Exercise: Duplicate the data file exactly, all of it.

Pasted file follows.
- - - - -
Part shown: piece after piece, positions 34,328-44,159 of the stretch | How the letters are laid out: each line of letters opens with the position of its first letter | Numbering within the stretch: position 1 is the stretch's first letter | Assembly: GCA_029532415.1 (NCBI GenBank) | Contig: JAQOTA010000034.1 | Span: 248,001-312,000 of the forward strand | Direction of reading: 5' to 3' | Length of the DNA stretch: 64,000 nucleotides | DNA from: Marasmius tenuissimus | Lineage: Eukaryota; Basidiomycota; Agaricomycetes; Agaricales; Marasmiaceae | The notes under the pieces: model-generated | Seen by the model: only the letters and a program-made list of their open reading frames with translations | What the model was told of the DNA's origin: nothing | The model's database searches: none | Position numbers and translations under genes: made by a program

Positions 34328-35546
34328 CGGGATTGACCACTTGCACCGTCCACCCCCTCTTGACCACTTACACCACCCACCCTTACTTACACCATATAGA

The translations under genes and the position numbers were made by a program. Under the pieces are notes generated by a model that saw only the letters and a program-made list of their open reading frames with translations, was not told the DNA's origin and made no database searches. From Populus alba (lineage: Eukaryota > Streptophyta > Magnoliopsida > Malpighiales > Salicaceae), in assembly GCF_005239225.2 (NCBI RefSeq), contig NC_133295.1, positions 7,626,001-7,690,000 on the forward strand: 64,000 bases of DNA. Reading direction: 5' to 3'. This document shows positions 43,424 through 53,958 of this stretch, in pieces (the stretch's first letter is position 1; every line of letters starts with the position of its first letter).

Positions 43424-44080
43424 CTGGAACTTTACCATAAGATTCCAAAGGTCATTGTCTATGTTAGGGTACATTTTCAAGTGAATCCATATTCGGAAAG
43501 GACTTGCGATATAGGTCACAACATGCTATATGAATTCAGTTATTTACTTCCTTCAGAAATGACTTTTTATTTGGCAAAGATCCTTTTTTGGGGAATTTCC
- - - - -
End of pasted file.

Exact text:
Part shown: piece after piece, positions 34,328-44,159 of the stretch | How the letters are laid out: each line of letters opens with the position of its first letter | Numbering within the stretch: position 1 is the stretch's first letter | Assembly: GCA_029532415.1 (NCBI GenBank) | Contig: JAQOTA010000034.1 | Span: 248,001-312,000 of the forward strand | Direction of reading: 5' to 3' | Length of the DNA stretch: 64,000 nucleotides | DNA from: Marasmius tenuissimus | Lineage: Eukaryota; Basidiomycota; Agaricomycetes; Agaricales; Marasmiaceae | The notes under the pieces: model-generated | Seen by the model: only the letters and a program-made list of their open reading frames with translations | What the model was told of the DNA's origin: nothing | The model's database searches: none | Position numbers and translations under genes: made by a program

Positions 34328-35546
34328 CGGGATTGACCACTTGCACCGTCCACCCCCTCTTGACCACTTACACCACCCACCCTTACTTACACCATATAGA

The translations under genes and the position numbers were made by a program. Under the pieces are notes generated by a model that saw only the letters and a program-made list of their open reading frames with translations, was not told the DNA's origin and made no database searches. From Populus alba (lineage: Eukaryota > Streptophyta > Magnoliopsida > Malpighiales > Salicaceae), in assembly GCF_005239225.2 (NCBI RefSeq), contig NC_133295.1, positions 7,626,001-7,690,000 on the forward strand: 64,000 bases of DNA. Reading direction: 5' to 3'. This document shows positions 43,424 through 53,958 of this stretch, in pieces (the stretch's first letter is position 1; every line of letters starts with the position of its first letter).

Positions 43424-44080
43424 CTGGAACTTTACCATAAGATTCCAAAGGTCATTGTCTATGTTAGGGTACATTTTCAAGTGAATCCATATTCGGAAAG
43501 GACTTGCGATATAGGTCACAACATGCTATATGAATTCAGTTATTTACTTCCTTCAGAAATGACTTTTTATTTGGCAAAGATCCTTTTTTGGGGAATTTCC